The use of higher nadir CA-125 levels below the upper normal limit to indicate poorer prognosis in CCR EOC patients and the consequent need for further consolidation or maintenance therapy has been a long-standing issue . The primary therapy of EOC patients commonly ends after standard treatment, most including cytoreduction surgery and adjuvant chemotherapy. Several studies have suggested that the CA-125 level may be used to stratify high-risk recurrent patients . As heterogeneous groups, different EOC pathological types present distinct clinical characteristics that indicate patient prognosis, including the CA-125 level. The use of a uniform reference value or interval may not be appropriate for estimating the prognosis of all types of EOCs. The inconsistent results from different studies may be also partially attributed to the unspecific use of CA-125 for all EOC types.
In the present study, we found that the nadir CA-125 level is an independent prognosis indicator of HG-SOC. The OS and PFS varied between the subgroups with median nadir serum CA-125 levels (10 U/mL). Although the CA-125 level has been associated with EOC prognosis, no consensus has been reached regarding a fixed cut-off value for the nadir CA-125 level when predicting prognosis. Several studies have suggested a CA-125 level based on the observed median value . Others used an arbitrary cut-off value, such as 10 U/mL and 12 U/mL, or an interval for the stratification of cohorts, such as 5 U/mL, 21 U/mL, and 18 U/mL [12, 16, 22–24]. However, the median and arbitrary cut-off values vary among the different EOC subtypes. The median nadir CA-125 level of HG-SOC was 10 U/mL in both MDACC and JICR populations. Furthermore, the OS and PFS were longer for the pCR subgroup than for patients with residual tumors confirmed by second-look surgery; however, this issue remains controversial [25–30]. Although the serum CA-125 level is known to reflect the tumor burden, our results did not confirm its role in determining the minimal degree of residual disease [31–33]. Given that only 80 of 616 patients (13.0%) were included in the analysis, the validity of our findings for the population with HG-SOC is unclear.
Based on the consideration that CA-125 can predict prognosis, the conventional concept of the CCR as the end of primary treatment needs further evaluation . Identifying the best therapy and defining the patient groups that might best benefit from a consolidation or maintenance strategy are equally challenging, given that the present strategy assumes that all HG-SOC cases will recur. Thus, clinicians will be able to advise patients who achieve CCR after primary chemotherapy by determining the therapeutic ratio of possible harm versus potential benefit for an individual patient. The same recruitment standards and analysis methods were used to study HG-SOC from two different cancer centers. Thus, the bias in this study was reduced to a certain extent. The nadir CA-125 level associated with prognosis does not reflect the presence of residual tumors. CA-125 is ineffective for minor tumor burdens.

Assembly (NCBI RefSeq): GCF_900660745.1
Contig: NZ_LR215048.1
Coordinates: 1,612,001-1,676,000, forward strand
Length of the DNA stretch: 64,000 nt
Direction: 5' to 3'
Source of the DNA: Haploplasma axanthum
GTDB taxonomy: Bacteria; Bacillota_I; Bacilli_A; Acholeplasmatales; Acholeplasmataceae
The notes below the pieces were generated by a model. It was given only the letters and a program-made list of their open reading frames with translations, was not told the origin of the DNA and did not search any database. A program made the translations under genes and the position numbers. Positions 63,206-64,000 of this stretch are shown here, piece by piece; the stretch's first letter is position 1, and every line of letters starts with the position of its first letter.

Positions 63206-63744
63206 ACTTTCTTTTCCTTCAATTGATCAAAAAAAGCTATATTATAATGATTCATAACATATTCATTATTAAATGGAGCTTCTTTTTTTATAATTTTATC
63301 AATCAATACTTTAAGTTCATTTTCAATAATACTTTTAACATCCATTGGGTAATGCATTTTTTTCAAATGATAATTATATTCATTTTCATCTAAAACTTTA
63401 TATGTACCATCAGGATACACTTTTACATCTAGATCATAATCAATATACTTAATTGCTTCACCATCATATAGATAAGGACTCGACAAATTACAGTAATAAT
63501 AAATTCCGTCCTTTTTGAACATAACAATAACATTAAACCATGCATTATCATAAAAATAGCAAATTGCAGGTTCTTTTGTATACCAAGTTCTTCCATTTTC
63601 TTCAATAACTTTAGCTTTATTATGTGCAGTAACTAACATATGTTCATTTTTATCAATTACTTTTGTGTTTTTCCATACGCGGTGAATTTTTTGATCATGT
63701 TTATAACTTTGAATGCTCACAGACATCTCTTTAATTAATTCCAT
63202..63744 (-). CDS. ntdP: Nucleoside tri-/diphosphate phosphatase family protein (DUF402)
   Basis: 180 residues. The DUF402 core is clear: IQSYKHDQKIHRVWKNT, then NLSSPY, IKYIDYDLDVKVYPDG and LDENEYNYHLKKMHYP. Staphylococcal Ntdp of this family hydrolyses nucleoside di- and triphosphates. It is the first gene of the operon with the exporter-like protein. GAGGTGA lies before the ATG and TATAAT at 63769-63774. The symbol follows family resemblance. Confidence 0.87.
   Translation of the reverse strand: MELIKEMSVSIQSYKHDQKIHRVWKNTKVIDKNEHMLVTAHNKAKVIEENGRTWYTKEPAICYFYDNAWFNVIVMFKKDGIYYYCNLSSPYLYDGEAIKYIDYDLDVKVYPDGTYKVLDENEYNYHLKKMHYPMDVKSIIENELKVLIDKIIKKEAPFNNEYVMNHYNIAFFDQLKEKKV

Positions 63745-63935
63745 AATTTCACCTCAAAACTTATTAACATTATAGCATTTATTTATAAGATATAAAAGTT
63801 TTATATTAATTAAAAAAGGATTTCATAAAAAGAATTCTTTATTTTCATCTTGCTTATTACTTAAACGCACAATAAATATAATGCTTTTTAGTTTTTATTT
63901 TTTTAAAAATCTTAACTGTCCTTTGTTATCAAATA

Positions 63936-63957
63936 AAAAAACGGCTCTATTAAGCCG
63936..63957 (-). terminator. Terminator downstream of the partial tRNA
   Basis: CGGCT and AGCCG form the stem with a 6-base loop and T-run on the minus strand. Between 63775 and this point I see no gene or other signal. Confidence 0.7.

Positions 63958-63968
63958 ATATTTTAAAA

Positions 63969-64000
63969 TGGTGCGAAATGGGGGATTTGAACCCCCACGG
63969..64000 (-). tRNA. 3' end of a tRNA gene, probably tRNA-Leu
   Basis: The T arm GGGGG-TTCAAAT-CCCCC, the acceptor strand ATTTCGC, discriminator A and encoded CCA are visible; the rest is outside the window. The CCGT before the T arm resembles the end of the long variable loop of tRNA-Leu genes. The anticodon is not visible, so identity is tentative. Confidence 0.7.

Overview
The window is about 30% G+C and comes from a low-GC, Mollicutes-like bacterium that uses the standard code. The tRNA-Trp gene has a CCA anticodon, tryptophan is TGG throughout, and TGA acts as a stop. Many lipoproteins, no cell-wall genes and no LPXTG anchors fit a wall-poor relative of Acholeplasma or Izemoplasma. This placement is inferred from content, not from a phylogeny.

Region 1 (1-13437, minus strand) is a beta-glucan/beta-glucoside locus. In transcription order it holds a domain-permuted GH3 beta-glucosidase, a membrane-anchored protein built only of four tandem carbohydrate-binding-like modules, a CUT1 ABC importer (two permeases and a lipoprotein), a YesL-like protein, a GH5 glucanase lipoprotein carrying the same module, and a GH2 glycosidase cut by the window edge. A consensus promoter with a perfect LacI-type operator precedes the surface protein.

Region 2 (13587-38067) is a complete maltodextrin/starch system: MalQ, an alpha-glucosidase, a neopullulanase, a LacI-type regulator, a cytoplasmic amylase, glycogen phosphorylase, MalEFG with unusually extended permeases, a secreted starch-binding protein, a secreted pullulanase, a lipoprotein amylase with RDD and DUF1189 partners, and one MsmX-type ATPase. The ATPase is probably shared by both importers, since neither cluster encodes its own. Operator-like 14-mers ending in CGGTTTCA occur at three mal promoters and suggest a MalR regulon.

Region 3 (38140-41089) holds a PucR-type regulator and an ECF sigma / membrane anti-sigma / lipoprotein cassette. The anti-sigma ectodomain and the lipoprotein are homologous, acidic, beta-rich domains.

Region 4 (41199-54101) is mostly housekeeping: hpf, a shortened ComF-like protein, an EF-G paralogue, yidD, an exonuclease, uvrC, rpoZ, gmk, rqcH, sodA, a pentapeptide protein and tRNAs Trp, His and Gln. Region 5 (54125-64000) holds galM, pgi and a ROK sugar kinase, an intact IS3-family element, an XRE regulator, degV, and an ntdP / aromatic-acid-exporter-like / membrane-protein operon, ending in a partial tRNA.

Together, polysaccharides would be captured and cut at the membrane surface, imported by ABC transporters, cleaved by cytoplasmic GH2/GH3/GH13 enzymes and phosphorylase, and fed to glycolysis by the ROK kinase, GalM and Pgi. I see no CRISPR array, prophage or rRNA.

The baseline CA-125 is found a significant but not independent variables. Actually, higher decline rate of CA-125 means higher baseline level in CCR ovarian cancer with negative CA-125 level (<35 U/mL). CA-125 level >10 U/mL meanwhile decreasing more than 97.6% decreasing kinetics <1/32) indicates poorer OS and PFS, in another words, baseline CA-125 level more than or equal to 424-1484 U/ml indicate more relapse and death. Our results suggest that for patients even achieved CCR, we need pay more attention to those with high initial CA-125 level.
This retrospective analysis has several limitations. First, given the long survival durations of our study population from the two institutions, the heterogeneity of treatment strategies used throughout the 28-year study period, the emergence of new treatment regimes, such as paclitaxel-based chemotherapy and molecular target therapy [34, 35], the influence of the therapy and evaluate strategy is difficult to exclude. Second, we focused on the nadir CA-125 level in HG-SOCs. However, 8.4% negative tissue expression and 11.2% normal serum level were observed for CA-125.
Our study supports the emerging evidence showing that the nadir CA-125 level in HG-SOCs may be an independent prognostic factor for both OS and PFS. The application of CA-125 strata for future prospective trials of HG-SOC consolidation or maintenance should be considered.